COVID-19: Health Personnel Without TIN May Not Get Incentives Allocated - GRA
AG. Commissioner-General of the GRA, Rev. Ammishaddai Owusu-Amoah
The acting Commissioner-General of the Ghana Revenue Authority (GRA), Rev. Ammishaddai Owusu-Amoah has hinted that health workers who do not have the Tax Identification Number (TIN) may not enjoy the incentives allocated by government to motivate frontline workers who are working tirelessly during the coronavirus pandemic.
He made this suggestion while highlighting the categories of health workers eligible for the incentives and went on to urge those without TIN to get their numbers.
“There are still some employees who don’t have TIN numbers. We would encourage them. In fact, we insist that you should have TIN number because currently we have also put together a system that allows you to be able to get TIN number in a very short time,” he said.
Rev. Owusu-Amoah also indicated that an online platform as well as a WhatsApp platform have been structured to assist people in getting their TIN within an hour of applying for it.
According to him, there are a number of agencies involved in the implementation of this particular incentive. He listed the Ministry of Health, the Controlling Account-general as well as the Ghana Revenue Authority as the agencies involved in the implementation process.
He went on to identify the five who are eligible for the incentives allocated by government to be given to health workers as a motivation for their hard work during the pandemic.
He said, “these five categories include those who are directly working with the public sector as far as the health service is concerned and are payed through the Controller General. There are also those who have sub vented quasi government health services who also fall into this category. There’s also the staff of public health facilities who are paid through their internally generated funds. And then the fourth category are the staff of self-accounting government health facilities. Last but not the least we have the staff of private sector health facilities who are duly registered under the ministry of health.”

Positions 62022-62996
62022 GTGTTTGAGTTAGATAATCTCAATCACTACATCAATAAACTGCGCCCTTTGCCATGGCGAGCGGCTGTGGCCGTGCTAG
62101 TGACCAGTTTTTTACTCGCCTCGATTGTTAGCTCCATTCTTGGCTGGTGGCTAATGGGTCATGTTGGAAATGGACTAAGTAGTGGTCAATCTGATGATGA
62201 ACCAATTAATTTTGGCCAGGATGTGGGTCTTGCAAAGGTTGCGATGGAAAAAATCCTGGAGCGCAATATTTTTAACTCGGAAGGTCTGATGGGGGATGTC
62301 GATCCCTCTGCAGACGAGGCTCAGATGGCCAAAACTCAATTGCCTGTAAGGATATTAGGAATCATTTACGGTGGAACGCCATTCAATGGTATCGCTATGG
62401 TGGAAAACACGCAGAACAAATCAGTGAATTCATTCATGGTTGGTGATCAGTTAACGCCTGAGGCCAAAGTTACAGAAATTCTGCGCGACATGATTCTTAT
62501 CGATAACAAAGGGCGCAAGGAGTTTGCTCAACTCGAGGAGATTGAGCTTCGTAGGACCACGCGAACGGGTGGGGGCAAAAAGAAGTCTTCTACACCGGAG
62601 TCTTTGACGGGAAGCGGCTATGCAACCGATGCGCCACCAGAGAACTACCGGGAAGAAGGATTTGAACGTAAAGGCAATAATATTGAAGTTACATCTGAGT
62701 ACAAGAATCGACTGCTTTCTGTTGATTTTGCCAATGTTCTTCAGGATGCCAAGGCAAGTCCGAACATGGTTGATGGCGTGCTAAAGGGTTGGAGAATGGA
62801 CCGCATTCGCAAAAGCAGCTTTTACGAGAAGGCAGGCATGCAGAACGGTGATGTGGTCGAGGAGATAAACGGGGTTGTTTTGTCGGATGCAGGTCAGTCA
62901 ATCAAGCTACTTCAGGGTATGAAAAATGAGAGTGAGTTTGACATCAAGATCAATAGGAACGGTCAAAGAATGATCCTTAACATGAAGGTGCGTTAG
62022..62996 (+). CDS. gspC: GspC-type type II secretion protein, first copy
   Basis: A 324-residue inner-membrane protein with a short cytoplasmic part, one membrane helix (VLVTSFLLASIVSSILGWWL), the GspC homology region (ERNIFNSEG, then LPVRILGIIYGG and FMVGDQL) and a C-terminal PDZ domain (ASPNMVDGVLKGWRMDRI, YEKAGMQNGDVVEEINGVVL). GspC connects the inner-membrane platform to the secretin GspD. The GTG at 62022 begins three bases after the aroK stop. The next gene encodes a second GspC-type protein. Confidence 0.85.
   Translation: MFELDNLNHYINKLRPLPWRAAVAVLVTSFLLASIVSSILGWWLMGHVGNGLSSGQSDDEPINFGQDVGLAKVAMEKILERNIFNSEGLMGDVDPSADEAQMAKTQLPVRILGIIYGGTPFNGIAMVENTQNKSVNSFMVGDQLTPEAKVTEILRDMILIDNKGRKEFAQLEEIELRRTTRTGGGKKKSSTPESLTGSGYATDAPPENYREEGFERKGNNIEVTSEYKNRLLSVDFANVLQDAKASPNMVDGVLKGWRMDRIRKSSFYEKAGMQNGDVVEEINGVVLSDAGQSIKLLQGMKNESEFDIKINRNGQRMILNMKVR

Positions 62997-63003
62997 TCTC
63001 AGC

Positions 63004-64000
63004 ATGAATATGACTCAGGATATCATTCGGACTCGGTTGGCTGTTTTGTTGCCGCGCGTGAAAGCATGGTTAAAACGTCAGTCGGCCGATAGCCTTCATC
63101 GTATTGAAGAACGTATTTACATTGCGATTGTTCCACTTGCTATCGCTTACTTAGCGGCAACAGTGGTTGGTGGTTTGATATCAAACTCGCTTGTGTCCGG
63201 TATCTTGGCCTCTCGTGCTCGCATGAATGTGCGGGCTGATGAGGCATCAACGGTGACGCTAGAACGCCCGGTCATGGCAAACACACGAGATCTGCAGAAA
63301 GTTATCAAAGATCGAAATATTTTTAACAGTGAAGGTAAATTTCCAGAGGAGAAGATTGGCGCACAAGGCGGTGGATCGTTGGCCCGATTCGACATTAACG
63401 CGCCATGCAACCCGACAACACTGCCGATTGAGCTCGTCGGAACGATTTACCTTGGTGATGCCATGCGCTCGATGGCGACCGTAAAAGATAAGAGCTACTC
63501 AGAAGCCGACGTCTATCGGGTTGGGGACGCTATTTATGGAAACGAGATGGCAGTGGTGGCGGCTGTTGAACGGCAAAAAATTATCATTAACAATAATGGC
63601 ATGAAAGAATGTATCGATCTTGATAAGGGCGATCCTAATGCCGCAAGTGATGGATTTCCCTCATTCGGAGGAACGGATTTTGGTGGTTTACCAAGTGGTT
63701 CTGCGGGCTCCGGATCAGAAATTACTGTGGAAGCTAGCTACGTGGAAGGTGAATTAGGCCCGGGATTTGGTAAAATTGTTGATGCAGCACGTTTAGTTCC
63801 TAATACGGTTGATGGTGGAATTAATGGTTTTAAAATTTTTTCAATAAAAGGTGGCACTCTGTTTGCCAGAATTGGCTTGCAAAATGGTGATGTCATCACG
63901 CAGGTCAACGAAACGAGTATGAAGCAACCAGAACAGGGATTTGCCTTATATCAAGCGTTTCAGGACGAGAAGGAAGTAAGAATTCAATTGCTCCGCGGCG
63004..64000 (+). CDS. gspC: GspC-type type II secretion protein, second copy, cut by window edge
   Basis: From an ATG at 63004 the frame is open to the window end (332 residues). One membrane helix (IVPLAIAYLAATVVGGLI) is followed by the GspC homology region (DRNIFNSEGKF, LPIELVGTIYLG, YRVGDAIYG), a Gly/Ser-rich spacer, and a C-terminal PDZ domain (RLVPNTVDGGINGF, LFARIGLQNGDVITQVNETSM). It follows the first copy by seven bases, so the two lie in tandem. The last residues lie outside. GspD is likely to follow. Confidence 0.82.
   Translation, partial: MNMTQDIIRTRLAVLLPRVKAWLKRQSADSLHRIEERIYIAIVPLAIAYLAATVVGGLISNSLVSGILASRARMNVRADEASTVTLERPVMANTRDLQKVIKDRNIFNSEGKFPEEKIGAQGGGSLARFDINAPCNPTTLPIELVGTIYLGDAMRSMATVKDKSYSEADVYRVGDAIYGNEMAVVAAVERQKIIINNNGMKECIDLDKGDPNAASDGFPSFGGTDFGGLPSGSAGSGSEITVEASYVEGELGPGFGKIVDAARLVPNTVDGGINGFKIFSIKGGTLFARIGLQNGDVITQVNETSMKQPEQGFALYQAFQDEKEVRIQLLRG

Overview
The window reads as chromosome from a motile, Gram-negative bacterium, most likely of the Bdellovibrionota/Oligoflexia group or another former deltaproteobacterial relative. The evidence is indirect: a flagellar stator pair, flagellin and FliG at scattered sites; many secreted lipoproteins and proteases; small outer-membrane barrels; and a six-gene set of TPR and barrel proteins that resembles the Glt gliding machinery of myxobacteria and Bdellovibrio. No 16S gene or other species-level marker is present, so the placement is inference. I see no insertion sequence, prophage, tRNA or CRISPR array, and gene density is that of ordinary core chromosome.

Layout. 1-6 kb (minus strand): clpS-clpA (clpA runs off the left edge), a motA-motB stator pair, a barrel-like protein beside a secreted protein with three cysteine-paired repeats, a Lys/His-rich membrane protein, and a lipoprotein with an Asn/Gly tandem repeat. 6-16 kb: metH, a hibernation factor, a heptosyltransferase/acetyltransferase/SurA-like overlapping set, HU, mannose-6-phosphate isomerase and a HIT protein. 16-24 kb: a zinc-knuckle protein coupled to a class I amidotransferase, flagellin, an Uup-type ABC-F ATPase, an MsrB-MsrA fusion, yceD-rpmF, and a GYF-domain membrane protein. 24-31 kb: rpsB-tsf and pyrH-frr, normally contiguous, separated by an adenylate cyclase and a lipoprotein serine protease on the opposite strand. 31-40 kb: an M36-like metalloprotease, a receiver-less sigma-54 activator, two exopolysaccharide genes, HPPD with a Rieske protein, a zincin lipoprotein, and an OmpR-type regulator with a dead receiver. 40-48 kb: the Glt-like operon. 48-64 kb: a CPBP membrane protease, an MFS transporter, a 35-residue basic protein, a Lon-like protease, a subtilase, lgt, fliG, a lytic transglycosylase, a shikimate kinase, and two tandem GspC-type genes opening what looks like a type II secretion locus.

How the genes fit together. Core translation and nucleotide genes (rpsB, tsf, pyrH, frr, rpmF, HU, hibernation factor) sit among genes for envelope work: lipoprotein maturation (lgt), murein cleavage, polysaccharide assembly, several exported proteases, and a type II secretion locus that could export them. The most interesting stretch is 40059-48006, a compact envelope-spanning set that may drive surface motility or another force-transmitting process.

He emphasized that though the employees of all these five categories of health workers qualify, it goes through the Ministry of Health then the Controller General who would have to ensure that the payrolls are prepared appropriately.
With incentives for the business sector, the GRA boss revealed that there are a number of steps or formality to go through. In this case, it was beyond the powers of the Commissioner General hence it needed to go through parliament. According to him, the process is done and his outfit aims to cascade it as effectively as possible.
He assured that various platforms from various media organizations will be made available to explain to the public, the opportunities that are there for them to take.
Speaking about donations made by organizations on the PM Express, he stated that the Authority needs to be notified and evidence must be presented that the donation was made then exemptions will be made on value added tax (VAT) on items as well as taking off national health insurance levy (NHIL) on the donation made.
He said, “what we require is the evidence that you have done the donation and so you’ll need to get recipients to acknowledge the fact that you have done the donation. And then we also require that you write to us and indicate the donation and how much you have done and then the type of items it covers.”
In the case of giving businesses amnesty, Rev. Owusu-Amoah stated that the Commissioner General has the power to waive penalties provided they are convinced per the documents or accounts presented.
He explained that the taxman needs to be proactive to and consider the possible reduction or increase in profitability or cost.
“If you are a taxman, it beholds on you to even be proactive and start evaluating these sectors and looking at their possible impact so that you don’t get surprised and think that they are going to pay me let’s say a hundred million when their volumes are always going down,” he admonished.
Meanwhile, he said to ensure that taxpayers are compliant, some measures have been put in place. An example he said, is rewarding a whistleblower an amount between GHS 25,000 and GHS 250,000 depending on the gravity of information provided.
He stated that since this incentive was introduced, there has been an increase in the number of whistleblowers and he encouraged the public to help them do more and apprehend culprits.
He further explained that the Authority does not just act but verifies the information since some people may simply do something out of spite.
“When someone whistle blows, you have to go through validation of the whistleblowing. You have to do an audit and then establish the validity of the information you have received. And then once you have finished, you will be able to then put a tax and the penalties and interests that you have to put on the tax payer,” he said.